Energy Input-Output Audits
There are many factors that determine whether an agricultural operation or homestead will be viable over the long term, but chief among them is whether it delivers a positive return on the resources its proprietor invests in it. Among the resources that must be invested in any food producing enterprise is energy, both in terms of fuels like gasoline, diesel, electricity and wood, among potentially many others, as well as human or animal labor. The primary way one might assess the energy return on investment their operation yields is by doing – or hiring someone else to do – an energy audit. Traditional energy audits are relatively narrow in scope, often only looking at electricity use or perhaps heating fuel. These analyses can be useful for identifying some energy efficiency opportunities, but can’t offer proprietors the bird’s eye view of their operation needed to inform broader strategic considerations.
The energy input-output audits I offer are far broader in scope than typical energy audits, quantifying all energy inputs as well as estimating the energy value of food production. By looking at both the energy inputs and food energy outputs, I’m able to offer proprietors a sense of the energy return on invested their operation yields, in others words how efficient it is at turning the myriad energy inputs that are invested into food energy outputs. In these audits I quantify two broad classes of energy use, direct and indirect energy. Most proprietors think only in terms of direct energy, which includes the gasoline, diesel, propane and electricity, among other fuels, used on the property. Fuels used directly are often only a small share of the total energy used by an operation though; energy used indirectly to manufacture machinery, equipment, building materials and consumable farm inputs such as fertilizer, pesticides and animal feed is often larger, sometimes much larger. The costs of direct energy use are obvious, while the costs of energy used indirectly are hidden in the purchase prices of the goods and services used to support the operation. My energy input-output audits allow proprietors – farmers and homesteaders - to gain a more expansive picture of how energy fuels their operation, allowing them to better control their costs, craft marketing programs to set their products above those offered by competitors, and generally support their operations’ long-term viability.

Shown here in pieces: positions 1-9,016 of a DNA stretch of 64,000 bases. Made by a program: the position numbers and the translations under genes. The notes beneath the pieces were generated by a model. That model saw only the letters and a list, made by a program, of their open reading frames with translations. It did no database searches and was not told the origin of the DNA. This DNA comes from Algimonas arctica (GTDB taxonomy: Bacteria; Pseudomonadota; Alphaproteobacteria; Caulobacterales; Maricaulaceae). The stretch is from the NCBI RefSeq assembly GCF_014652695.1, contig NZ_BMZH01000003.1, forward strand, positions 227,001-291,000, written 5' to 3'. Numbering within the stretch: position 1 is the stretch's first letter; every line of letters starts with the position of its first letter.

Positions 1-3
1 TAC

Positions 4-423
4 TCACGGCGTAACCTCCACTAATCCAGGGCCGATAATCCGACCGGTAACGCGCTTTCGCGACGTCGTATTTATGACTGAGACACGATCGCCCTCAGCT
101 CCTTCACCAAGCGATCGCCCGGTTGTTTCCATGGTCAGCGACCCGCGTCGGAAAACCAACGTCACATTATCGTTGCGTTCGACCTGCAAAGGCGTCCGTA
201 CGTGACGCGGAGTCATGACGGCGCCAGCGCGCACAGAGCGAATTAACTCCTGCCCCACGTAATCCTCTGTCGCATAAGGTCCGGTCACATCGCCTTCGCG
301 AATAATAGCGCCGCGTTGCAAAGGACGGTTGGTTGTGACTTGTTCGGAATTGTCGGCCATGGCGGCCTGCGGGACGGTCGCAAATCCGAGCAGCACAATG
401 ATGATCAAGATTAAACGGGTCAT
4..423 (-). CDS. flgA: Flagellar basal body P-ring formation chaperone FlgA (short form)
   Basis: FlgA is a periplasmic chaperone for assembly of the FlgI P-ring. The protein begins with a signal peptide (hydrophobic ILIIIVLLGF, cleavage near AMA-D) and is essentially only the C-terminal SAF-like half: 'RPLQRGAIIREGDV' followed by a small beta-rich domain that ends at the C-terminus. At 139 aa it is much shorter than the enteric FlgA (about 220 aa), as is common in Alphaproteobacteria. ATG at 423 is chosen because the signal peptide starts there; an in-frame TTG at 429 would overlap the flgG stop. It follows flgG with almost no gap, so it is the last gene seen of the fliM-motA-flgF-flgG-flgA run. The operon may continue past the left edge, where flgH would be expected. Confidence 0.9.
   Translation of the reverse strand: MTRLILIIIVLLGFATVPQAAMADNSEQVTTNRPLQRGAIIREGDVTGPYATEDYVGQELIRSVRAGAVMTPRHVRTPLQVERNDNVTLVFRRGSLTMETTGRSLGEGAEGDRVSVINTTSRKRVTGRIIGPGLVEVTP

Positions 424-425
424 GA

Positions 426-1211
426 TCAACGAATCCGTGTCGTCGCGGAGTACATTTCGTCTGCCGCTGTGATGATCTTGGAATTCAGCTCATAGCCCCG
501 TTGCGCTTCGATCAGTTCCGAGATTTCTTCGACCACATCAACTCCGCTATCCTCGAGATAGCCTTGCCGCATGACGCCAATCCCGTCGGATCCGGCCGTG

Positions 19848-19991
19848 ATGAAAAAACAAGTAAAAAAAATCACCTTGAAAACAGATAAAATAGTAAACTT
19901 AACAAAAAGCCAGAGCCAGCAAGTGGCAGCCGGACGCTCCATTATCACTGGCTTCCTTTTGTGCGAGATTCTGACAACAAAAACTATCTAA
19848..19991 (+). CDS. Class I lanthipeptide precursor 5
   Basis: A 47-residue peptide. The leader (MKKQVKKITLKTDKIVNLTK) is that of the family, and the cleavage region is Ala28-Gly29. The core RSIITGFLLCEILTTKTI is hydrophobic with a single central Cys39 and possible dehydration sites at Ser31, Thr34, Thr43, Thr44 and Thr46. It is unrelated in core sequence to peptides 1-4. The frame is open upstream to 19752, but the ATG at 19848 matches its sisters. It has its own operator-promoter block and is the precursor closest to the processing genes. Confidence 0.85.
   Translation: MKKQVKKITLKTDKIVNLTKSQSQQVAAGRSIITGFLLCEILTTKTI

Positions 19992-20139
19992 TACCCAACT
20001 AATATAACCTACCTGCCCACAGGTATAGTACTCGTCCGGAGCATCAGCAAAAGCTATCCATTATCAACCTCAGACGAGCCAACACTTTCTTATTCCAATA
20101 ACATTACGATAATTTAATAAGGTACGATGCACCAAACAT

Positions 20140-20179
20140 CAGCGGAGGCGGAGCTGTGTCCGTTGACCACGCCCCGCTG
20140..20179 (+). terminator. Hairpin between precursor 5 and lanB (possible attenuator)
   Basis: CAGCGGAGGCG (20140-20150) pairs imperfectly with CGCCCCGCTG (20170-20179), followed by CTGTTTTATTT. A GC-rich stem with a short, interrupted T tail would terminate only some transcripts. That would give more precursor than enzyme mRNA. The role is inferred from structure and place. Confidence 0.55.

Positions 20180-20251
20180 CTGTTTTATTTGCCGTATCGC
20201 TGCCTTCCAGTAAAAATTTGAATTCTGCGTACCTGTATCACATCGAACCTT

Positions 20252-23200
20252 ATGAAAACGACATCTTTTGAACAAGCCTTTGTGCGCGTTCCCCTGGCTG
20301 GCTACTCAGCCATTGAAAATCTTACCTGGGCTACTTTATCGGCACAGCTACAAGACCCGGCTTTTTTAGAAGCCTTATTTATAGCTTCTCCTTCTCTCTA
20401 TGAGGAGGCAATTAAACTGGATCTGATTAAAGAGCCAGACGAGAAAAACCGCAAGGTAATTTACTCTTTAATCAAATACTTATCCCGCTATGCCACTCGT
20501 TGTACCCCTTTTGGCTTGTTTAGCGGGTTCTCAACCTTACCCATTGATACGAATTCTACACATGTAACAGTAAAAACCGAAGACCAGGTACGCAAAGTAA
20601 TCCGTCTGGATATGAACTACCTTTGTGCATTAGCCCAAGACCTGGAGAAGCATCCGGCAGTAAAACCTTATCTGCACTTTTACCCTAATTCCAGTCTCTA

While most audits I do are for Vermont farms, I’m happy to work with proprietors outside the state and even outside the United States. I generally gather data using a survey, and provide a report summarizing results. I also offer phone or in-person consultations to help proprietors or farm managers understand the analysis and strategize how best to use it to refine their operation and business and marketing plans. While most of the farmers I’ve worked with run commercial enterprises, homesteaders and non-commercial farms can use these audits to help buffer their operations from the impacts associated with rising energy prices or, for educational farms, as pedagogical aids.
The cost of a farm energy input-output audit ranges from $300 to over $1,000, depending on the scale and complexity of the operation. I offer discounted rates to those who allow me to feature their data in educational media. If you’d like to discuss having me audit your farm or homestead, email me at Eric [at] HowEricLives [dot] com or call me at 802.881.8675 and I’ll return your call.